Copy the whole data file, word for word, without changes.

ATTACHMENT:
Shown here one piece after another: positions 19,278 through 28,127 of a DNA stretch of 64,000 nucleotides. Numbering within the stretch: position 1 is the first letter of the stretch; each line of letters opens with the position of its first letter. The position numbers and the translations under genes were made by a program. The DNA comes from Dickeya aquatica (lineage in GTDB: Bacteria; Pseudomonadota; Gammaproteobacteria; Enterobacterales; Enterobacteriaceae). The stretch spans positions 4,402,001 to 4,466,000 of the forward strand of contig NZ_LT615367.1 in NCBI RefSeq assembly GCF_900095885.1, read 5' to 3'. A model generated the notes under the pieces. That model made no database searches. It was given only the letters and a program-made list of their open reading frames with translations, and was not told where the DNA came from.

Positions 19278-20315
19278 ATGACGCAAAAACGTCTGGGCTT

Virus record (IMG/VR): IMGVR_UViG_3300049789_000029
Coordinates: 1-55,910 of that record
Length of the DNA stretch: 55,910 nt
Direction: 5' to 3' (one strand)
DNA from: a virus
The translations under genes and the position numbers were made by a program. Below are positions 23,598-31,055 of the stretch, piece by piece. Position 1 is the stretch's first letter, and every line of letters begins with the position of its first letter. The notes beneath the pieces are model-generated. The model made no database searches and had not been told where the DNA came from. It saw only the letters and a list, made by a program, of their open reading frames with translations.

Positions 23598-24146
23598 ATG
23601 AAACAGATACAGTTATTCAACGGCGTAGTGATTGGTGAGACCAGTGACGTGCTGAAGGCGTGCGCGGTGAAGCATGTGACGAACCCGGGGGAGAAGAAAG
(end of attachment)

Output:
Shown here one piece after another: positions 19,278 through 28,127 of a DNA stretch of 64,000 nucleotides. Numbering within the stretch: position 1 is the first letter of the stretch; each line of letters opens with the position of its first letter. The position numbers and the translations under genes were made by a program. The DNA comes from Dickeya aquatica (lineage in GTDB: Bacteria; Pseudomonadota; Gammaproteobacteria; Enterobacterales; Enterobacteriaceae). The stretch spans positions 4,402,001 to 4,466,000 of the forward strand of contig NZ_LT615367.1 in NCBI RefSeq assembly GCF_900095885.1, read 5' to 3'. A model generated the notes under the pieces. That model made no database searches. It was given only the letters and a program-made list of their open reading frames with translations, and was not told where the DNA came from.

Positions 19278-20315
19278 ATGACGCAAAAACGTCTGGGCTT

Virus record (IMG/VR): IMGVR_UViG_3300049789_000029
Coordinates: 1-55,910 of that record
Length of the DNA stretch: 55,910 nt
Direction: 5' to 3' (one strand)
DNA from: a virus
The translations under genes and the position numbers were made by a program. Below are positions 23,598-31,055 of the stretch, piece by piece. Position 1 is the stretch's first letter, and every line of letters begins with the position of its first letter. The notes beneath the pieces are model-generated. The model made no database searches and had not been told where the DNA came from. It saw only the letters and a list, made by a program, of their open reading frames with translations.

Positions 23598-24146
23598 ATG
23601 AAACAGATACAGTTATTCAACGGCGTAGTGATTGGTGAGACCAGTGACGTGCTGAAGGCGTGCGCGGTGAAGCATGTGACGAACCCGGGGGAGAAGAAAG